Five new YouTube crazes

We’ve done the media a favour this week and come up with a bunch of possible Internet crazes for them to squeeze through their nonsense sausage factory. Videos below.

What prompted this piece are some English students who, earlier this week, thought it would be a jolly good laff to tip some milk over their heads. Why dey do dat? A few reasons: because it’s ridiculous, because they’re students and have large appointments in their iCal titled ‘procrastination’, because milk is one of the few things they own. But the main reason is they want a ride on the Internet’s treadmill of sharing, resharing, liking, commenting and Warholian fame. They want to be the latest bunch of plankers. 

And they got it too: The Daily Mail launched at the story like a cat at a bowl of delicious...well, milk! Cat’s love milk and the Daily Mail loves the Internet*. Once they reported it, publications all around the world picked it up, including us.

The Daily Mail is king of the Internet, bumping off the New York Times earlier this year to become the most read online newspaper. Their success is due to savvy use of image-heavy stories traversing the human condition’s extreme edges, from the horrifying to the insanely cute – and also the Kardashians, who seem to sit in both camps. They treat every day like a slow news day, and people can’t stop with the clicking. When ‘milking’ coursed through the Internet’s pipes this week, their greasy, sausage fingered, comb-overed staff members (this how I visualise them) couldn’t jump on it fast enough. Being first to report on the new planking / cinnamoning / Mentos-in-a-lemonade-bottling means sweet hits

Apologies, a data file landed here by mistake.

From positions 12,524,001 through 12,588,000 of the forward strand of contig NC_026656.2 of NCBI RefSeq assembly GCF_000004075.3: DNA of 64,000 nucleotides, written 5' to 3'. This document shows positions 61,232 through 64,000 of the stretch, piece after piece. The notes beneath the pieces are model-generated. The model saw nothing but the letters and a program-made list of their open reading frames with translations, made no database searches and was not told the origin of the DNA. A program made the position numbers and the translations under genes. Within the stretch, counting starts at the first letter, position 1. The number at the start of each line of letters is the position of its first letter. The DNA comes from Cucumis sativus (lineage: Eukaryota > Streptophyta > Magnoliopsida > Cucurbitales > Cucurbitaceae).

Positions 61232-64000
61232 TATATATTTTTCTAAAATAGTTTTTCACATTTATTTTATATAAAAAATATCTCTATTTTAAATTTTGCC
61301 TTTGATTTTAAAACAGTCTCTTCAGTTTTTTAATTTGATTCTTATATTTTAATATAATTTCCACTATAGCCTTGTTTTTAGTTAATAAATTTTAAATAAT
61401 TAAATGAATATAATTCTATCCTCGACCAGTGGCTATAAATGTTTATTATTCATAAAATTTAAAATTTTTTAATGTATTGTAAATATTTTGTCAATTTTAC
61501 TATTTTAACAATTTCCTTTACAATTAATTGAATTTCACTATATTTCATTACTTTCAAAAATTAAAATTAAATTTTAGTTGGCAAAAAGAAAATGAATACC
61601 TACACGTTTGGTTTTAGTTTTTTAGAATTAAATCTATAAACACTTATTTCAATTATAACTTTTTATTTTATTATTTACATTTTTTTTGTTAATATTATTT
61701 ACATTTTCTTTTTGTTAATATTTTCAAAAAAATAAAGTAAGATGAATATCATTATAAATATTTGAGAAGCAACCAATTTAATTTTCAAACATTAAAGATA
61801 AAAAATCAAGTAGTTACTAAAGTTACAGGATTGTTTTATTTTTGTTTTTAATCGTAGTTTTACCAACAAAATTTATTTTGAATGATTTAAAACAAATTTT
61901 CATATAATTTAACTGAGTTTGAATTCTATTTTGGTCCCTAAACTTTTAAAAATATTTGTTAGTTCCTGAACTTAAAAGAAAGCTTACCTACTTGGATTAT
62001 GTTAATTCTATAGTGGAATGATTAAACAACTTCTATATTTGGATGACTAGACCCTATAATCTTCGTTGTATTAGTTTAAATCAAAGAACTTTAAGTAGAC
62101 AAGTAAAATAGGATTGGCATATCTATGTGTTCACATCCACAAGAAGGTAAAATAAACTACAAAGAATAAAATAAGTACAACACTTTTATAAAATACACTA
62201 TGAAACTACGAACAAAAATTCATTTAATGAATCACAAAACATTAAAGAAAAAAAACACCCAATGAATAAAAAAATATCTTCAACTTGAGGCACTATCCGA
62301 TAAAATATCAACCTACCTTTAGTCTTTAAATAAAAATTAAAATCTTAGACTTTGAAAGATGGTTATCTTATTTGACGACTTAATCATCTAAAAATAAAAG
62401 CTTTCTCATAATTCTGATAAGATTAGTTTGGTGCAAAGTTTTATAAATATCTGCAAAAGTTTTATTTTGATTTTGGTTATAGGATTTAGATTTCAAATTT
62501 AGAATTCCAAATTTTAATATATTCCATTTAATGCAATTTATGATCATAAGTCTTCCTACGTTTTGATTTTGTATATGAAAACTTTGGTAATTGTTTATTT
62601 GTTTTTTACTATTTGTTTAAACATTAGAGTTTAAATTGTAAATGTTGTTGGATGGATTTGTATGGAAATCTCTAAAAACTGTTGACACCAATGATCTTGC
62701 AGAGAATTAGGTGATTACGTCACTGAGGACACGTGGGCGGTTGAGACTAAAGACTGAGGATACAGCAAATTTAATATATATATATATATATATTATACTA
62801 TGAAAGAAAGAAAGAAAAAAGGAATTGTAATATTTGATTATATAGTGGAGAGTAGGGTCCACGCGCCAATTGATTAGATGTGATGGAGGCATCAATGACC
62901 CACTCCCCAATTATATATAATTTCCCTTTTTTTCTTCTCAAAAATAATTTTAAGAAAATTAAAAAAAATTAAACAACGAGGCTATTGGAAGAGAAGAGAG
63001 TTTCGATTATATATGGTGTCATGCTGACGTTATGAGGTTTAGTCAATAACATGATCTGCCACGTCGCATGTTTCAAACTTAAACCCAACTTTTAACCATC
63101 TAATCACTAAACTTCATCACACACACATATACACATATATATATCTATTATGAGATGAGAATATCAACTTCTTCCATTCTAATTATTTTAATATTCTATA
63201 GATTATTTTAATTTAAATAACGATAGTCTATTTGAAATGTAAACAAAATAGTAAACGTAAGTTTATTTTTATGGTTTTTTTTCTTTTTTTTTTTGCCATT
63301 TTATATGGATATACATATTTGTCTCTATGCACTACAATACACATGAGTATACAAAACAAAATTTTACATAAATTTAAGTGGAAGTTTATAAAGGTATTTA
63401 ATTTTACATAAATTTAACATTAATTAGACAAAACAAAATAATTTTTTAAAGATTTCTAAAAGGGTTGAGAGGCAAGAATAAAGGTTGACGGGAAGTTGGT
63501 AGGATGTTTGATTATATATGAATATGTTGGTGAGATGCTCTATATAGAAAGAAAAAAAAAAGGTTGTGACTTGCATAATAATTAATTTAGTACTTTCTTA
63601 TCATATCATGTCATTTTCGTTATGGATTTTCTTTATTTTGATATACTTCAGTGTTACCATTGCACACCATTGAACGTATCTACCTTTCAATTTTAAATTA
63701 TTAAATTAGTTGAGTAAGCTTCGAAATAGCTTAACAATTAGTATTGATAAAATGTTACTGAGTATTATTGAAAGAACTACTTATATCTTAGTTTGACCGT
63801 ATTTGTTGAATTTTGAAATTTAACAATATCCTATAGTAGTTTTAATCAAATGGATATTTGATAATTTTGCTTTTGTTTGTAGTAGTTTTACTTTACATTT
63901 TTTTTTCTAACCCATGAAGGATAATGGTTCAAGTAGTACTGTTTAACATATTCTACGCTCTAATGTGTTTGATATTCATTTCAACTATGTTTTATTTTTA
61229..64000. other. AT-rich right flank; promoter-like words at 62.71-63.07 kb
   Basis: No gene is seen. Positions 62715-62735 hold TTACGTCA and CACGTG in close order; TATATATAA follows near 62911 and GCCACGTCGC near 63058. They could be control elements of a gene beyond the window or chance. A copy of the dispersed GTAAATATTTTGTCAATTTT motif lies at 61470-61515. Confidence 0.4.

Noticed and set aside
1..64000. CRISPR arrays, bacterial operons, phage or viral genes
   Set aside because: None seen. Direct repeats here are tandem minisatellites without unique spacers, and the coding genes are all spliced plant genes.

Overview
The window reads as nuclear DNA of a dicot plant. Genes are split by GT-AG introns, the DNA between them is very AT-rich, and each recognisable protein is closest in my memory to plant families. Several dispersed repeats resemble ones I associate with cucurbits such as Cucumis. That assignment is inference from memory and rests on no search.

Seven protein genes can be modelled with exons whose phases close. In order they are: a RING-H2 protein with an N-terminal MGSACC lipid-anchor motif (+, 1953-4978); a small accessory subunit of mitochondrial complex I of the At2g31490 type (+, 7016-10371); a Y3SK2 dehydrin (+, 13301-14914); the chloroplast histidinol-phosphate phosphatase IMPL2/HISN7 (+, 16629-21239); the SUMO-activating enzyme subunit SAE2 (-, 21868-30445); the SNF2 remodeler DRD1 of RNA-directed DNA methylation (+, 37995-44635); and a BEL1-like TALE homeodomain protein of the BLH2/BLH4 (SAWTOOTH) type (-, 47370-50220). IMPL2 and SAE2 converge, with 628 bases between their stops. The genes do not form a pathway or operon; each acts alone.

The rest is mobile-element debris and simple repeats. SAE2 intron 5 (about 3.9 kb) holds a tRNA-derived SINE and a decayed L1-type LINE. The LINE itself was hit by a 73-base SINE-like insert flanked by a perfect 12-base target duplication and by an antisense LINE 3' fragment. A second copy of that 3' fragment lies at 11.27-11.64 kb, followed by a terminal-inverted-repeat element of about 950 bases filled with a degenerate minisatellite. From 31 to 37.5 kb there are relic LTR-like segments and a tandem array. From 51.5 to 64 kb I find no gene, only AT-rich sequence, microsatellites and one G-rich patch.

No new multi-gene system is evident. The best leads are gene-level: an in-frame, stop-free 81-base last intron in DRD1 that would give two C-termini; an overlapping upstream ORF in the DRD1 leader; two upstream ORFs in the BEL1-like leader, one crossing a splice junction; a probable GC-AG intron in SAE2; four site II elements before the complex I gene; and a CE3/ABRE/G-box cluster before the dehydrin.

Web hits mean more advertising. More advertising means more budget for photographers to cover stories on giant rabbits and the like.

You can’t help but wonder, would this milk thing have quietly receded without the media propagation? How much are they made ‘real’ crazes only by journalists saying it’s a real craze. To paraphrase Eminem, if it is what they say it is, if it wasn’t then why would they say it is? But wouldn’t the world be a better place if Daily Mail reader Craig didn’t know about it? But now it’s too late and we have this:

Just to put it into context, this kind of norm-defying behaviour could actually be quite brilliant, wonderful and emancipating. How so? Well, if one wasted three and a half years in a Media and Communications degree, one can’t help but think of those revolutionary kids of the sixties: the Situationists aka Situationist International. In their elegant, but slightly nuts, manifesto they wrote

The existing framework cannot subdue the new human force that is increasing day by day alongside the irresistible development of technology and the dissatisfaction of its possible uses in our senseless social life... 

So what really is the situation? It's the realisation of a better game, which more exactly is provoked by the human presence.

What would be the principle characteristics of the new culture and how would it compare with ancient art?

 Against the spectacle, the realised situationist culture introduces total participation.

 Against preserved art, it is the organisation of the directly lived moment.

TL;DR. The gist of this is that by behaving oddly, or manipulating the ‘games’ of society, we actually disrupt the mechanisms of control that those in charge wish us to passively comply with from birth until death. By being creative and active consumers, by using commodities – such as milk –  or standard situations in a way that is unexpected, by seeing each moment open to a range of participatory possibilities, we are liberated from the manipulation and repressive false standards of society. And it does happen, and it is seen as powerfully subversive by our masters. A recent example being Pussy Riot, whose video ‘punk prayer’ led to their imprisonment.

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